NH Wildlife Sightings Instructions

Entering Observation Data Process

Step 1. Login with your unique Username and Password. If you do not already have a username, request an account.

Step 2. Report Wildlife
Under this tab, you can either "Choose an existing site" or "Create a new site." If you click "Choose an existing site", select the site on the map using the various search options. Each site you've entered is represented by an orange circle or a purple triangle if it's a vernal pool site. Once selected, a pop-up will appear that shows your previously reported species here. To add a new observation, click "view" in this pop-up. You can also add an observation to an existing site by using the table seen below the map on your Home Page.

When you create a new site, choose a site name that best describes the area.

The Observer then has 2 options for identifying the location of the observation:

  1. Enter coordinates from a GPS unit or map (NAD83/WGS84 datum ONLY). See Help Menu for details on entering coordinates.
  2. Use the mapping tool to find the location using of your observation. A variety of mapping layers are available (e.g., roads). Observers should zoom into map so that specific recognizable features are detected (e.g., junction of 2 roads, house lot, road/stream intersection, etc.). You can zoom-in to map using 3 methods:
    1. Manually 'zoom in' map.
    2. Select a town from the drop-down menu to zoom-in.
    3. Enter an address including the town in the 'Zoom to address' box.
    Once the precise location of your site is viewable on the map, click on 'Use map tool' and then click on the map at the precise location of the observation. This will place a red circle at your Site. Please confirm that the location you identified is correct.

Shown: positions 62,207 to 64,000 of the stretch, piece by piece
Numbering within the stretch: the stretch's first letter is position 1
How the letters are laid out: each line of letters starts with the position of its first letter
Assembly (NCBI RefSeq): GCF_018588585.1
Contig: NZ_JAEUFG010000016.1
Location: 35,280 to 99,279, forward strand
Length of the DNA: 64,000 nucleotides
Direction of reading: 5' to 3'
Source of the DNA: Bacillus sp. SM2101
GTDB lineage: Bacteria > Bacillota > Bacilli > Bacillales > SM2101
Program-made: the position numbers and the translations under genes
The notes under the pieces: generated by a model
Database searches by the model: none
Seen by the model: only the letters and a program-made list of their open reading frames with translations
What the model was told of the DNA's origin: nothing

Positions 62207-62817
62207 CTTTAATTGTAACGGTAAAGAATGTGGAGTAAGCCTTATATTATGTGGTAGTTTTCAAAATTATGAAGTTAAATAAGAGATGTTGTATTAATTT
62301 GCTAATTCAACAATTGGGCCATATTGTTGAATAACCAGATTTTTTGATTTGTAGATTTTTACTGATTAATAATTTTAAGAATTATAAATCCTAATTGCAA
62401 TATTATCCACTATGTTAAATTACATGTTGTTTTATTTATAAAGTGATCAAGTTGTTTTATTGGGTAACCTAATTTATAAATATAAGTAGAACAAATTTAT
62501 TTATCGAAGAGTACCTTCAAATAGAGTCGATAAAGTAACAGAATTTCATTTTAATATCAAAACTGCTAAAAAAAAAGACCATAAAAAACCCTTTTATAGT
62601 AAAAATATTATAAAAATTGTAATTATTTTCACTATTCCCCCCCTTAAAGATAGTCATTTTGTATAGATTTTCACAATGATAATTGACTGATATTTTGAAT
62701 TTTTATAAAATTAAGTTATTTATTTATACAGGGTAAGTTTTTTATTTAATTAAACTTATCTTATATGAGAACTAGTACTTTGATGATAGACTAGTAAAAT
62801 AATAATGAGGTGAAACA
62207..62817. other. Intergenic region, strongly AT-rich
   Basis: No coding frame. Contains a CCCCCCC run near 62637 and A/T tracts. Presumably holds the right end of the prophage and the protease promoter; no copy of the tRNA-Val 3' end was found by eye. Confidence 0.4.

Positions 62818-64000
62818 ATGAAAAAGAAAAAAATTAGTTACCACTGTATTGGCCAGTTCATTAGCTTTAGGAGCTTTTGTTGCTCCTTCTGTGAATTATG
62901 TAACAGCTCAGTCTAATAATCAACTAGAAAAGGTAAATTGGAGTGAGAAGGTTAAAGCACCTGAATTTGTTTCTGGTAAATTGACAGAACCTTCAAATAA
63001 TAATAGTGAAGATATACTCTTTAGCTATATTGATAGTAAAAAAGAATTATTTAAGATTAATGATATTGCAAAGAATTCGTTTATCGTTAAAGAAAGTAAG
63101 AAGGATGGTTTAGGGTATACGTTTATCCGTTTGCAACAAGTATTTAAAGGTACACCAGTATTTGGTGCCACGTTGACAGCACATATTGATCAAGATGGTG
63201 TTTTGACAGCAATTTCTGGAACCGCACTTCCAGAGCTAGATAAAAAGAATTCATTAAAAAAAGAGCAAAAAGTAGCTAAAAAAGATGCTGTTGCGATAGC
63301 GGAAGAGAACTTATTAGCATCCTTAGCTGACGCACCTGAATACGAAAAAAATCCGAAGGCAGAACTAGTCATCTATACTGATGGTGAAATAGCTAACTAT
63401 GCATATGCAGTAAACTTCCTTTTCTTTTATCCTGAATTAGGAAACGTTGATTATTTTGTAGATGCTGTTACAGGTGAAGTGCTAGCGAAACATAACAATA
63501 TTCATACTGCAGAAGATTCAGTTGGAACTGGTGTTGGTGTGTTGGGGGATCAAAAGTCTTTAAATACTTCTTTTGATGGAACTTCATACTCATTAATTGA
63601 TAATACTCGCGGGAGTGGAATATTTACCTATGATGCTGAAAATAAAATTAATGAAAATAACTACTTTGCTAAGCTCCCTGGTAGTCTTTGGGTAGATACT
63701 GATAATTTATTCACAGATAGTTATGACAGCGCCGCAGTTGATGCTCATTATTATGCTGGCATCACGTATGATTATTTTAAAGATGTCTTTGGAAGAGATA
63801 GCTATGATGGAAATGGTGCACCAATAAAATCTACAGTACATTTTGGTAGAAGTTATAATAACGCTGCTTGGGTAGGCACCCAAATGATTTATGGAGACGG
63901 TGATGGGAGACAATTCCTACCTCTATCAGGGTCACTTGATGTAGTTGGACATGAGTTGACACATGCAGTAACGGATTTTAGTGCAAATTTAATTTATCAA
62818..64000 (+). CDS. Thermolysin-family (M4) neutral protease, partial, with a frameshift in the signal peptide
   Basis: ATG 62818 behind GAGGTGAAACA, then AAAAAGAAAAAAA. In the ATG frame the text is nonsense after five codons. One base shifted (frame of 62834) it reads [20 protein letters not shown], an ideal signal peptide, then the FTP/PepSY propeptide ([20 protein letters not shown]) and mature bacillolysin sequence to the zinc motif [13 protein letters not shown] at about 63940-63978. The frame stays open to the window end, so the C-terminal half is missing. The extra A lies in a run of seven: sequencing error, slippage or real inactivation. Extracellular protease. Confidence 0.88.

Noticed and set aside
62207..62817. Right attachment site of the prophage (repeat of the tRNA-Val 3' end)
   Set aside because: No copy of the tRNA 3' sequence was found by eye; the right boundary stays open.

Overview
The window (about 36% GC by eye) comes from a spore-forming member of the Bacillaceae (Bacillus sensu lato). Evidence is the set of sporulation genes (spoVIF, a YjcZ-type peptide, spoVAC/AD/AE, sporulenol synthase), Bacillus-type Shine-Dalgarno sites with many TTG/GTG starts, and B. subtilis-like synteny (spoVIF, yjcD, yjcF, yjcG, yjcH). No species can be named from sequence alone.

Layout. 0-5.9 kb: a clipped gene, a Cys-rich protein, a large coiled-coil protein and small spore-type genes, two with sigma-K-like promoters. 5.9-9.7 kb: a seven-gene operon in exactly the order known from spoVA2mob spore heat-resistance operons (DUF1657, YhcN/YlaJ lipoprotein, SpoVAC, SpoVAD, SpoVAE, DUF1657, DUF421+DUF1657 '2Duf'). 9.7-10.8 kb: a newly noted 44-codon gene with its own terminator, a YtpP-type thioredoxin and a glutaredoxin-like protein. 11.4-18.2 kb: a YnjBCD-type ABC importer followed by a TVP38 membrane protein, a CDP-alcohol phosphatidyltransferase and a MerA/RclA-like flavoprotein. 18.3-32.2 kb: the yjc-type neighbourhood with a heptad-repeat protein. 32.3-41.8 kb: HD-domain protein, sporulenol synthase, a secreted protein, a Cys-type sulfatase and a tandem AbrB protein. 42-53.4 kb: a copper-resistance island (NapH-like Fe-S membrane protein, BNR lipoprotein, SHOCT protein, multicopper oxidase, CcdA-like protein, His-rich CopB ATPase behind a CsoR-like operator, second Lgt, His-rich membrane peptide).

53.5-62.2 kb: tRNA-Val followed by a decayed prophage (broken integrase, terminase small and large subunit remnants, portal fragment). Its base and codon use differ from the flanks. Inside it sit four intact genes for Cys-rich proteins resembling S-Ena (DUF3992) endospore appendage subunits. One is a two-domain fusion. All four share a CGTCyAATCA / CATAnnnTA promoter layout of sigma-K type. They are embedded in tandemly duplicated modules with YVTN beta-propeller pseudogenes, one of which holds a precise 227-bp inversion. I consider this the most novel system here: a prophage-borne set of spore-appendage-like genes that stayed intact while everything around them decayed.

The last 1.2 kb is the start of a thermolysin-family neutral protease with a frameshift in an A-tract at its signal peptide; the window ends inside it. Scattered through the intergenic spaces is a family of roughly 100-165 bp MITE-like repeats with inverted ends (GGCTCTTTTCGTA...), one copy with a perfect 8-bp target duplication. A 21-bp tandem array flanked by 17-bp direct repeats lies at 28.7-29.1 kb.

Step 3. Site Information
Location Precision: This is an estimate of how accurate your point is on the map to the actual location.
Location Description: Describe the location of the Site.
Habitat Information: If you select "Vernal Pool", a field will appear that asks if the observation was made from public land. If the observation was not made on public land, a field will appear that asks for landowner information. You'll be taken to an additional reporting page for the vernal pool once you click "save."br> If you select a habitat types other than vernal pool, you will be able to add additional information on a habitat description and other comments.
Click "Save" to confirm and add your wildlife observations to this site.

Step 4. Wildlife Observations
Click on Taxa Headings (e.g., Amphibians) to see the full list of species available for reporting.
Click on the species name that you want to report an observation for. Enter text, click on appropriate boxes, and select options that apply to your species observation. Upload any digital photographs from your computer, if available.
Be sure to click "save," which will minimize the information you entered and allow you to enter another species on this page.

Step 5. Continue Reporting
You can continue to save and add additional observations at this Site if you want to report another species at the precise same location (i.e., 'Site'). Once you're done with this site, you can click on "Report wildlife" in the menu bar to go to a different site.
You have now entered a wildlife observation. This data will be forwarded to NH Fish & Game staff, where it will be verified. If the reviewer has questions about the entry, he/she will contact you directly.